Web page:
There’s a wall at Drinker’s Pub in Rittenhouse that from the front door looks like a colorful mosaic. Upon closer inspection, you’ll see that it’s a mural made of forgotten credit and debit cards with holes punched through them.
There must be thousands up there, collected over 12 years. “And we have about 2,000 more,” said owner Joe Crouse. “We just have to figure out where to put them.”
Restaurant and bar customers leave behind all kinds of stuff: umbrellas, backpacks, winter clothing. Sometimes they leave bags of drugs, musical instruments, their transportation, and dental gear. “And their dignity,” said Brian Sirhal, who co-owns the Feliz restaurants, ruefully.
Fergus Carey of Fergie’s Pub, who by the way has a special hole-punch that converts unclaimed credit cards into guitar picks, recalled that when he tended bar at Tritone in South Philadelphia, someone had left behind a double bass for several months before claiming it. “How do you forget about a giant, $2,000 instrument for months?” Carey asked.
Recently, Carey and business partner Jim McNamara decided to clean out Fergie’s closet of found items, packing up hats, sunglasses, ties, a cummerbund, a raincoat sash, baby pants, and what Carey estimated as a billion mismatched gloves — all bound for Goodwill.
Concetta Varallo at Ristorante Pesto in South Philadelphia has her own music-related find: a karaoke machine that a customer had asked her to stash in a closet during dinner a year ago. He never claimed it, she said. Presumably, he found some backing musicians.
As a solid dinner option about 15 minutes from South Philly’s sports and entertainment complex, Pesto used to hear tales of woe in the days before you could download show and sports tickets to a phone. Customers would eat, drive off, park outside the venue, and discover that they had left the tickets on the table. Then they’d miss the action while rushing back to the restaurant.
More routinely, Pesto sees makeup, jewelry, insulin needles, hair clips, all kinds of eyewear, and dental retainers.
How do you forget a retainer?
One regular at Dandelion near Rittenhouse Square had popped out his false tooth and left it behind, said Justin Weathers, a former general manager. He later returned and kissed the waitress who found it.
A man newly diagnosed as blind once forgot his cane in a restroom at Caribou Cafe in Washington Square West. Chef-owner Olivier Desaintmartin knew exactly where to find the man: Wills Eye Hospital, three blocks away.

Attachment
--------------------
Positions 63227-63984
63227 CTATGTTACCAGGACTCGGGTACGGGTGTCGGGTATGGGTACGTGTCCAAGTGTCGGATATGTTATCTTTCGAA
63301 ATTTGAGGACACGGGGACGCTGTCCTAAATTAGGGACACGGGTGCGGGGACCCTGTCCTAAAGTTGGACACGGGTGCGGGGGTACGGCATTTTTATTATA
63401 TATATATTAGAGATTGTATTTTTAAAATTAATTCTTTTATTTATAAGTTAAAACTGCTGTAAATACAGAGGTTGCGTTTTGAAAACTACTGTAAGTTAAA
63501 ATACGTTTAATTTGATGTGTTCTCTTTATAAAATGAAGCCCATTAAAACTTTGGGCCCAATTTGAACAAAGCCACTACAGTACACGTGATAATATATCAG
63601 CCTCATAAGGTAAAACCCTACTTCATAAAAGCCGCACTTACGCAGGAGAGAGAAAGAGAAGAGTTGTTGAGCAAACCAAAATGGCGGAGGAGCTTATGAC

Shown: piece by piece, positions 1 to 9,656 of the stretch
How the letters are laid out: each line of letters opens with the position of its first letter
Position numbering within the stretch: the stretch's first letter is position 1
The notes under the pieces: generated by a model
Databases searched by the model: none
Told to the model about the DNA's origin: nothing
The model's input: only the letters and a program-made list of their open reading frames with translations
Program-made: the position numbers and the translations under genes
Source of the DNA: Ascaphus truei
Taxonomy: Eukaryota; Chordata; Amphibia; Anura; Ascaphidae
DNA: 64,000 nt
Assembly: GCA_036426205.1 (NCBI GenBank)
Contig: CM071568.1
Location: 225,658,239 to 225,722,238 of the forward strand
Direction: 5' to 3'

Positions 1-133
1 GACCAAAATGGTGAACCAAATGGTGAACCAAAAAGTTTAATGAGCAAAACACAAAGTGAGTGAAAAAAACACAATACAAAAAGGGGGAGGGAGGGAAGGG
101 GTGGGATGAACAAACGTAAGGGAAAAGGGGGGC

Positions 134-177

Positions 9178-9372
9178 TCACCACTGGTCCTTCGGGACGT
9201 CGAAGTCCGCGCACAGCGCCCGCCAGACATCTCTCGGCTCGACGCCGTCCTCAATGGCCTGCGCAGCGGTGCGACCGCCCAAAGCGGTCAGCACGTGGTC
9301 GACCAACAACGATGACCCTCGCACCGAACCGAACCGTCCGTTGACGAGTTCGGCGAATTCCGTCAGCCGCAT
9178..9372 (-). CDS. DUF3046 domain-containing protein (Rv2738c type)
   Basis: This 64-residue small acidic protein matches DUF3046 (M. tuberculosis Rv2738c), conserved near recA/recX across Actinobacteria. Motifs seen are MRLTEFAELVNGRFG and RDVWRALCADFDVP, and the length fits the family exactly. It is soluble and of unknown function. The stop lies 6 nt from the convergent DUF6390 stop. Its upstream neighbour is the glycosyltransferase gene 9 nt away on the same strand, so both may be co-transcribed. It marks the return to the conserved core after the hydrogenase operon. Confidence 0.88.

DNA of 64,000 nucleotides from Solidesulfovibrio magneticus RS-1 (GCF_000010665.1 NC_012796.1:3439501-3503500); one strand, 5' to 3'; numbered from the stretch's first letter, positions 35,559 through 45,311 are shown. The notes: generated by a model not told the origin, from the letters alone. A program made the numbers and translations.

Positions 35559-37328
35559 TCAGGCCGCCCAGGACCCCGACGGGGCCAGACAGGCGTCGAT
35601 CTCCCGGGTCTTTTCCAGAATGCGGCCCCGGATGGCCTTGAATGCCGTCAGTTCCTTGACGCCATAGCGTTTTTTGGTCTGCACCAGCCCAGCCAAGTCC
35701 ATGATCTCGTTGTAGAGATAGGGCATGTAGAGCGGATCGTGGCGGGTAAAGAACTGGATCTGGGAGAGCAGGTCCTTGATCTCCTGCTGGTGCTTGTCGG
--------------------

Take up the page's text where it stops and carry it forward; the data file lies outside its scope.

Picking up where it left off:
Another Caribou customer decided to shed her Louboutin pumps during dinner and changed into slippers that she then blithely wore down the street to a show at the Forrest Theatre. She returned after the show to claim her shoes.
Kawaii Kitty Cafe in Queen Village, where customers can play with and adopt cats, gets the usual forgotten items — socks, a bottle of unmarked pills, false eyelashes, press-on nails. That is, until the day a man walked out and left a live bunny he said he had “saved” from the Italian Market. When owner Kristin Eissler told him that she would take it to a shelter — she deals with cats, not rabbits — he got upset and left with it. Such drama keeps ’em hopping, all right.
Staff at Time in Washington Square West reported finding a taco costume once. Oh-queso …
Someone left behind a unicycle at the old Industry bar in Pennsport on New Year’s Eve, and a lawyer left a file folder labeled Pablo Escobar at Good Dog, said owner Heather Gleason.
Speaking of drugs: Owner Lindsey Pete said someone left a bag containing pot, rolling papers, and a pamphlet titled “Finding Jesus” on a table at Chestnut Hill Brewing Co. This all went unclaimed.
Speaking of lawyers: Attendees of a holiday party at Scarpetta in the Rittenhouse Hotel were given gift bags. One bag was left behind. In it was a mug with the “download” icon and the words “divorce loading …”